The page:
True North raises $45M series D

12:39 EDT 18 Oct 2016 | BioCentury

Rare disease play True North Therapeutics Inc. (South San Francisco, Calif.) raised $45 million in a series D round led by new investors HBM Healthcare Investments and Redmile Group and existing investor Perceptive Advisors. New investor Franklin Templeton Investments and undisclosed existing investors also participated.

The company's TNT009, a humanized mAb against complement component 1 s subcomponent (C1S), is in Phase Ib testing to treat complement-mediated diseases including cold agglutinin disease (CAD), bullous pemphigoid, warm autoimmune hemolytic anemia and end-stage renal disease (ESRD) (see BioCentury, April 21, 2014).

The mAb has Orphan Drug designation in the U.S. and EU for autoimmune hemolytic anemia, a group of blood disorders that includes CAD.

In June, True North announced interim Phase Ib data that showed three of five CAD patients treated with TNT009 had a complete response after the four-week dosing period. Furthermore, three patients who were transfusion-dependent at baseline became transfusion-independent during treatment, and two who had been treated chronically with steroids became steroid-free during treatment. The data were presented at the European Hematology Association meeting in Copenhagen.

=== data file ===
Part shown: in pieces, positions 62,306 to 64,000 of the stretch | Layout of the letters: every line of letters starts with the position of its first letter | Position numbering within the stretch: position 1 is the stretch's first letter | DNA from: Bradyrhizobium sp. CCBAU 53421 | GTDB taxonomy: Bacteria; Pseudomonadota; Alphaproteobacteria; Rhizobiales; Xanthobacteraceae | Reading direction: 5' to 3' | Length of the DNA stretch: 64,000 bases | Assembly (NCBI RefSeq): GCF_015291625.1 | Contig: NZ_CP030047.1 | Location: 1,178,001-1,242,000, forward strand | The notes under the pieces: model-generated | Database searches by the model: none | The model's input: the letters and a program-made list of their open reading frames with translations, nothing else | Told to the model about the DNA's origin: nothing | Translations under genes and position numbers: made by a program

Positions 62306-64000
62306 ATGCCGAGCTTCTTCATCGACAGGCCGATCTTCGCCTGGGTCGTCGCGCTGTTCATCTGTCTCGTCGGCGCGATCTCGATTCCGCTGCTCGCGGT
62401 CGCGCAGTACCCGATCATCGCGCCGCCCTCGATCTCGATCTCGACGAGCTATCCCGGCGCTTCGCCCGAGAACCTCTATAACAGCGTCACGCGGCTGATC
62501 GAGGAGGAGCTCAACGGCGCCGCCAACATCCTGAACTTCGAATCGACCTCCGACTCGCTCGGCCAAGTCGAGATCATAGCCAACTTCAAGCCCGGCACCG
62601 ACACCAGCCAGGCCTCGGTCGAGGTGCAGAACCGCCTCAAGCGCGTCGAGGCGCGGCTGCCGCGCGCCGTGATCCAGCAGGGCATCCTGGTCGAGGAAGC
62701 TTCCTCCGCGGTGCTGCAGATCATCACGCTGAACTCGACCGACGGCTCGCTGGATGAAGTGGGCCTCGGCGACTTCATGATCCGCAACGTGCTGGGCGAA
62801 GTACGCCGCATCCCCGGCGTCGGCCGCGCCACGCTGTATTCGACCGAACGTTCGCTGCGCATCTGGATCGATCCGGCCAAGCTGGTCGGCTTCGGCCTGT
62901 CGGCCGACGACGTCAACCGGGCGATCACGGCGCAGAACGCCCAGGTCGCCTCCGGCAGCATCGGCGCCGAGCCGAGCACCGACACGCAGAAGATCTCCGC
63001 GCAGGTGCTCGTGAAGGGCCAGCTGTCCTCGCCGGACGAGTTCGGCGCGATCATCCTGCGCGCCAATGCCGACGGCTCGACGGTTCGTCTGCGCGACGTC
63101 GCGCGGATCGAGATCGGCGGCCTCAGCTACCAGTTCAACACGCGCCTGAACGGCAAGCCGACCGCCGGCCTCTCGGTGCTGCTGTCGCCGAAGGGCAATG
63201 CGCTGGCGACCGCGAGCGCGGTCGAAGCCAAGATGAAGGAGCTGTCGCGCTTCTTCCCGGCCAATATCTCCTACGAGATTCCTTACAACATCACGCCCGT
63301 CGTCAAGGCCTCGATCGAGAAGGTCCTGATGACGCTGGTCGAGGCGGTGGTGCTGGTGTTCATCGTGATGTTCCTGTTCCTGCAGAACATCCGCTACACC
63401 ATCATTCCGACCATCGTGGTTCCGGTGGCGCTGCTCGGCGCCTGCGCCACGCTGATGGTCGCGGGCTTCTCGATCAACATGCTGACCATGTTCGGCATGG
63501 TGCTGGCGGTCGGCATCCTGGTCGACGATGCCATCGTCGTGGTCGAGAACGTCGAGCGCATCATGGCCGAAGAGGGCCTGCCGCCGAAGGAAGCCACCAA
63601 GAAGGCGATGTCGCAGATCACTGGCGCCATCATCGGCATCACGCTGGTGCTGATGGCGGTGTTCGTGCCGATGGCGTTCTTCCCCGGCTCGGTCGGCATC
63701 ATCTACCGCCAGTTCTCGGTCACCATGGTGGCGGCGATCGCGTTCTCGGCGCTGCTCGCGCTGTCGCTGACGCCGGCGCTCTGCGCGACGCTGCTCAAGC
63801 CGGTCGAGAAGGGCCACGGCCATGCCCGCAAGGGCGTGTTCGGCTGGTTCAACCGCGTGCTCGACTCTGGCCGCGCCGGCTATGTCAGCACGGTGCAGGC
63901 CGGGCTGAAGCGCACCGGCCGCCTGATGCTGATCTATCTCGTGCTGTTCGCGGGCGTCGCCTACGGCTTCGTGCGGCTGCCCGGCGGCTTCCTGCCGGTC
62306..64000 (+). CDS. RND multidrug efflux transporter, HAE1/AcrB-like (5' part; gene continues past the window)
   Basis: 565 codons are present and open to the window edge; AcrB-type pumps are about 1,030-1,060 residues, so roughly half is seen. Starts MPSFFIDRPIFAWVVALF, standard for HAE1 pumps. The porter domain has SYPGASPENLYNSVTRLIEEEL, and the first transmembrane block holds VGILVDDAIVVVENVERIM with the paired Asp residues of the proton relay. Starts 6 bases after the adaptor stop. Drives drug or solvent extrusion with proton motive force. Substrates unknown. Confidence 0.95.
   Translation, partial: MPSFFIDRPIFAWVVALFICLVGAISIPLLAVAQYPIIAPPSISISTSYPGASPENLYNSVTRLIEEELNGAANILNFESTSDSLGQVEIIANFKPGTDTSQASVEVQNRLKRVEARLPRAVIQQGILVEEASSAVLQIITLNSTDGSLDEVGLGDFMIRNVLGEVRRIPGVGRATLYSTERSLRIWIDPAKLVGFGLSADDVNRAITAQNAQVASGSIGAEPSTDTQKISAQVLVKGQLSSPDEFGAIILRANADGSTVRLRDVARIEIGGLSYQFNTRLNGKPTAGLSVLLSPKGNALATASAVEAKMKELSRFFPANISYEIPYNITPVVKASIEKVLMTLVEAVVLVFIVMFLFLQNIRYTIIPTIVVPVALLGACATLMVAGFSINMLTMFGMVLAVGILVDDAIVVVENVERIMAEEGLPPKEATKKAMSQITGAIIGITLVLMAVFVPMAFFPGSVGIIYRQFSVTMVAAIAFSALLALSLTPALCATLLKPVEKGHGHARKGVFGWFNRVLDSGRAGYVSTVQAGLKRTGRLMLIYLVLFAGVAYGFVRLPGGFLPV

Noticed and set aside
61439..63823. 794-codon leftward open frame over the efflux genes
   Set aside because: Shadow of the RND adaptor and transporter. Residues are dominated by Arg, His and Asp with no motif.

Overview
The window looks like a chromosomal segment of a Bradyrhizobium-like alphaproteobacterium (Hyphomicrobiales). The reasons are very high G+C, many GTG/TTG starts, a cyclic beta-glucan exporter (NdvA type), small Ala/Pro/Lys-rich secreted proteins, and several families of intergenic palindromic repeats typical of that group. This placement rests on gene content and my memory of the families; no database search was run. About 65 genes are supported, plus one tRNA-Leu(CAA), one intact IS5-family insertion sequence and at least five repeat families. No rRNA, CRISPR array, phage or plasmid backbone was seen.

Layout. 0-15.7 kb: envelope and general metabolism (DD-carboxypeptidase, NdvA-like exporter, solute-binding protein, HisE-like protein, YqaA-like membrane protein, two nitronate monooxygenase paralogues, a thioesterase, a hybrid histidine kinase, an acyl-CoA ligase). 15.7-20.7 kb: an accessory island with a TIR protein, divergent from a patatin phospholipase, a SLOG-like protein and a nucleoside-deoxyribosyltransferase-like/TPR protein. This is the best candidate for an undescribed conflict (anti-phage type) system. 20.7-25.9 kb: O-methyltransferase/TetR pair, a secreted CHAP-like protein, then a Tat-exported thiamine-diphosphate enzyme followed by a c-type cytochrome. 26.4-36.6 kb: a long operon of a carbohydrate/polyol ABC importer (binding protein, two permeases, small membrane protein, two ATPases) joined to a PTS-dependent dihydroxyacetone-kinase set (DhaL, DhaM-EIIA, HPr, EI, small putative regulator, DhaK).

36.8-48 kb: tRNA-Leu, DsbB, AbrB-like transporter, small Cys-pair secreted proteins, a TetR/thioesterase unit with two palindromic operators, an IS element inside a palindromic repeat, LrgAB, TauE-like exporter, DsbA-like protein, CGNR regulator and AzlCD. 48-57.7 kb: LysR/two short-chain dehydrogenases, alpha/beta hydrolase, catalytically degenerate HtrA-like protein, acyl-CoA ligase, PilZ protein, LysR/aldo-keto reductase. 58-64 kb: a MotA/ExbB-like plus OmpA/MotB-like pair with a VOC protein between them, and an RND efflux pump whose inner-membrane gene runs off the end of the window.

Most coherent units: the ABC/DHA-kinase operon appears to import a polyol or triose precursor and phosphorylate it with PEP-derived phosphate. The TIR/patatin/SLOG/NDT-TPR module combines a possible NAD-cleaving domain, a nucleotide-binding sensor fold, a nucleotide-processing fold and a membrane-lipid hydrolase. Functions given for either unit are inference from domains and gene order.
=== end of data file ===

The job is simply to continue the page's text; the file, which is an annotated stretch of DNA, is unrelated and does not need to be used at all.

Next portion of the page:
CEO Nancy Stagliano said the new round will support further development of TNT009 and a preclinical next-generation mAb against C1S. She declined to disclose development timelines.

Original Article: True North raises $45M series D


More From BioPortfolio on "True North raises $45M series D"

Quick Search

Relevant Topics

Health care (or healthcare) is the diagnosis, treatment, and prevention of disease, illness, injury, and other physical and mental impairments in humans. Health care is delivered by practitioners in medicine, chiropractic, dentistry, nursing, pharmacy, a...

Autoimmune Disorders
Autoimmune disorders are conditions that occurs when the immune system mistakenly attacks and destroys healthy body tissue. There are more than 80 different types of autoimmune disorders. Normally the immune system's white blood cells help protect ...